Than if they praised him?–Weep, my Æschylus,
But low and far, upon Sicilian shores!
For since 'twas Athens (so I read the myth)
Who gave commission to that fatal weight,
The tortoise, cold and hard, to drop on thee
And crush thee,–better cover thy bald head;
She'll hear the softest hum of Hyblan bee
Before thy loud'st protesting.–For the rest,
The risk's still worse upon the modern stage;
I could not, in so little, accept success,
Nor would I risk so much, in ease and calm,
For manifester gains; let those who prize,
Pursue them: I stand off.
And yet, forbid,
That any irreverent fancy or conceit
Should litter in the Drama's throne-room, where
The rulers of our art, in whose full veins
Dynastic glories mingle, sit in strength
And do their kingly work,–conceive, command,
And, from the imagination's crucial heat,
Catch up their men and women all a-flame
For action all alive, and forced to prove
Their life by living out heart, brain, and nerve,
Until mankind makes witness, 'These be men
As we are,' and vouchsafes the kiss that's due
To Imogen and Juliet–sweetest kin
On art's side.
'Tis that, honouring to its worth
The drama, I would fear to keep it down
To the level of the footlights. Dies no more
The sacrificial goat, for Bacchus slain,–
His filmed eyes fluttered by the whirling white
Of choral vestures,–troubled in his blood
While tragic voices that clanged keen as swords,
Leapt high together with the altar-flame,
And made the blue air wink. The waxen mask,
Which set the grand still front of Themis' son
Upon the puckered visage of a player;–
The buskin, which he rose upon and moved,
As some tall ship, first conscious of the wind,
Sweeps slowly past the piers;–the mouthpiece,where
The mere man's voice with all its breaths and breaks
Went sheathed in brass, and clashed on even heights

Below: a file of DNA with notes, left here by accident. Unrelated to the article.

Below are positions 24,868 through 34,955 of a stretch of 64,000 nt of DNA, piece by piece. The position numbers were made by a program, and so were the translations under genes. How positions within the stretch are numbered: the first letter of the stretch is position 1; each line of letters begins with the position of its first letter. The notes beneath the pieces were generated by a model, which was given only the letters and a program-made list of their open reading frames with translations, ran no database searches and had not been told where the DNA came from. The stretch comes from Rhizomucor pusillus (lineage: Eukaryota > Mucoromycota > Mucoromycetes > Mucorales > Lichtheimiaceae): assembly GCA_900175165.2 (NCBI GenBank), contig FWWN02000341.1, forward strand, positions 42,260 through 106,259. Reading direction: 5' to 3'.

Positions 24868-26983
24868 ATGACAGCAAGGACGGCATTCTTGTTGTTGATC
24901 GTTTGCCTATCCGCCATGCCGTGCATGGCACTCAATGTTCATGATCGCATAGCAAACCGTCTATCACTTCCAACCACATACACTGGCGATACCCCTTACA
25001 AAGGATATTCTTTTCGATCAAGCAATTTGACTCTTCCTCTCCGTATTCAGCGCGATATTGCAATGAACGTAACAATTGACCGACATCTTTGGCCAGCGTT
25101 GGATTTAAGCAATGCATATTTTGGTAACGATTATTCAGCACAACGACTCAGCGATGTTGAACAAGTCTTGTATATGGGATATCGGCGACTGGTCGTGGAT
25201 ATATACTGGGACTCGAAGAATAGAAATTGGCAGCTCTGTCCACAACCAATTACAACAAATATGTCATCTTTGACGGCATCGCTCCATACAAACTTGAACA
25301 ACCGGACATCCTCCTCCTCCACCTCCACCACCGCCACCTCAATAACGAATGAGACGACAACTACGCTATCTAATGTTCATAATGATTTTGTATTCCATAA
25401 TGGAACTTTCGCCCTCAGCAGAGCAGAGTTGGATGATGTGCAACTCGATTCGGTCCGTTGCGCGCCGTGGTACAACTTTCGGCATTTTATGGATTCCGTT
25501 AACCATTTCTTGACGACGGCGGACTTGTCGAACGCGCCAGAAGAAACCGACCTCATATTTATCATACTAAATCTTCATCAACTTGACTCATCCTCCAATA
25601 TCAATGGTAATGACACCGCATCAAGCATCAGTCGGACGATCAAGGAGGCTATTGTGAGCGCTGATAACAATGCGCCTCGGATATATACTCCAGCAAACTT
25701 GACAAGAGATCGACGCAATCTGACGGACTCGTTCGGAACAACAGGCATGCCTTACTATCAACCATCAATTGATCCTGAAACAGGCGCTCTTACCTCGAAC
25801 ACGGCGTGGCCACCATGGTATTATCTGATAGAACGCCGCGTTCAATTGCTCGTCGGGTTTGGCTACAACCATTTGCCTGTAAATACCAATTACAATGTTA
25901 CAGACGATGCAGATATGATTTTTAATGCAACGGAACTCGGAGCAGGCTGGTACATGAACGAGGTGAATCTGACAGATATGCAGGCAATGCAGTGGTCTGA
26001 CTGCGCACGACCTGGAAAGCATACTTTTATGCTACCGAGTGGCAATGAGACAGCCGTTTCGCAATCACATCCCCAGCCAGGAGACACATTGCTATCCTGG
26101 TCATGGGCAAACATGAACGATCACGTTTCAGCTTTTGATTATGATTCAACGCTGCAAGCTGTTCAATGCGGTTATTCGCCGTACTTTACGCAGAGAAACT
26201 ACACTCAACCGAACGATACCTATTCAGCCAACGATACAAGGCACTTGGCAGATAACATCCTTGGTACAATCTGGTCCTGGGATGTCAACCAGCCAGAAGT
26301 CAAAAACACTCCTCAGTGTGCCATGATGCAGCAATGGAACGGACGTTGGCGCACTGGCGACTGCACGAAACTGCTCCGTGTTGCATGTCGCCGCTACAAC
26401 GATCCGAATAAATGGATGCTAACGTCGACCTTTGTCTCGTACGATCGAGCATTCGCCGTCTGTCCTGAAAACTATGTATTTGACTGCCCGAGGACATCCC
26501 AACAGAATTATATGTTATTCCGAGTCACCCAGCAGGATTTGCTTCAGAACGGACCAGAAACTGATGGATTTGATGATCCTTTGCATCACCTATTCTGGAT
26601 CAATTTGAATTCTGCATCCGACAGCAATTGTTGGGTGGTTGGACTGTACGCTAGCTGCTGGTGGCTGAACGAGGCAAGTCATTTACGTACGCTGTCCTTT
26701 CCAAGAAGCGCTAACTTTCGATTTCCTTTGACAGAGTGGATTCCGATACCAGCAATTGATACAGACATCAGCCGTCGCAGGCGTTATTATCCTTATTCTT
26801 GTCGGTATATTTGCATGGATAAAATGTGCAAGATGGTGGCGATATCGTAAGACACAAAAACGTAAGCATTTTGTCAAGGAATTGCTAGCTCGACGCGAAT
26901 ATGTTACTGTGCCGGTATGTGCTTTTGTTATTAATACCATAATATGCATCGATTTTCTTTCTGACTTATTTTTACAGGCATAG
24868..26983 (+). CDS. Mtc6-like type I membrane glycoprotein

Its phrasèd thunders;–these things are no more,
Which once were. And concluding, which is clear,
The growing drama has outgrown such toys
Of simulated stature, faces and speech,
It also, peradventure, may outgrow
The simulation of the painted scene,
Boards, actors, prompters, gaslight, and costume;
And take for a worthier stage the soul itself,
Its shifting fancies and celestial lights,
With all its grand orchestral silences
To keep the pauses of the rhythmic sounds.

Alas, I still see something to be done,
And what I do falls short of what I see,
Though I waste myself on doing. Long green days,
Worn bare of grass and sunshine,–long calm nights,
From which the silken sleeps were fretted out,–
Be witness for me, with no amateur's
Irreverent haste and busy idleness
I've set myself to art! What then? what's done?
What's done, at last?
Behold, at last, a book.
If life-blood's necessary,–which it is,
(By that blue vein athrob on Mahomet's brow,
Each prophet-poet's book must show man's blood!)
If life-blood's fertilising, I wrung mine
On every leaf of this,–unless the drops
Slid heavily on one side and left it dry.
That chances often: many a fervid man
Writes books as cold and flat as grave-yard stones
From which the lichen's scraped; and if St. Preux
Had written his own letters, as he might,
We had never wept to think of the little mole
'Neath Julie's drooping eyelid. Passion is
But something suffered, after all.
While art
Sets action on the top of suffering:
The artist's part is both to be and do,
Transfixing with a special, central power
The flat experience of the common man,
And turning outward, with a sudden wrench,
Half agony, half ecstasy, the thing
He feels the inmost: never felt the less
Because he sings it. Does a torch less burn
For burning next reflectors of blue steel,
That he should be the colder for his place
'Twixt two incessant fires,–his personal life's,
And that intense refraction which burns back
Perpetually against him from the round
Of crystal conscience he was born into
If artist born? O sorrowful great gift
Conferred on poets, of a twofold life,